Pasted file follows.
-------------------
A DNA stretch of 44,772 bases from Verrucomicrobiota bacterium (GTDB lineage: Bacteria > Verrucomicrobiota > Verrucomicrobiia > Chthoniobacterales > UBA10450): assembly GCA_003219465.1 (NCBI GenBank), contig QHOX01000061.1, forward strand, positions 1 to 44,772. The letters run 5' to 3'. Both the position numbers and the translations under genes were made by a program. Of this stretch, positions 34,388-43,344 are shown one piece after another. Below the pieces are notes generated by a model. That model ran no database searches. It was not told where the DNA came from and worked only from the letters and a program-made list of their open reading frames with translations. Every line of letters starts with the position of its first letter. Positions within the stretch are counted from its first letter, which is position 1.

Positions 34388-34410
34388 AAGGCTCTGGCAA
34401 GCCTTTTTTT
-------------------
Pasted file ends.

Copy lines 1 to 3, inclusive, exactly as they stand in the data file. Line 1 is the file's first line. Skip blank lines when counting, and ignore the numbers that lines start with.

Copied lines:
A DNA stretch of 44,772 bases from Verrucomicrobiota bacterium (GTDB lineage: Bacteria > Verrucomicrobiota > Verrucomicrobiia > Chthoniobacterales > UBA10450): assembly GCA_003219465.1 (NCBI GenBank), contig QHOX01000061.1, forward strand, positions 1 to 44,772. The letters run 5' to 3'. Both the position numbers and the translations under genes were made by a program. Of this stretch, positions 34,388-43,344 are shown one piece after another. Below the pieces are notes generated by a model. That model ran no database searches. It was not told where the DNA came from and worked only from the letters and a program-made list of their open reading frames with translations. Every line of letters starts with the position of its first letter. Positions within the stretch are counted from its first letter, which is position 1.

Positions 34388-34410
34388 AAGGCTCTGGCAA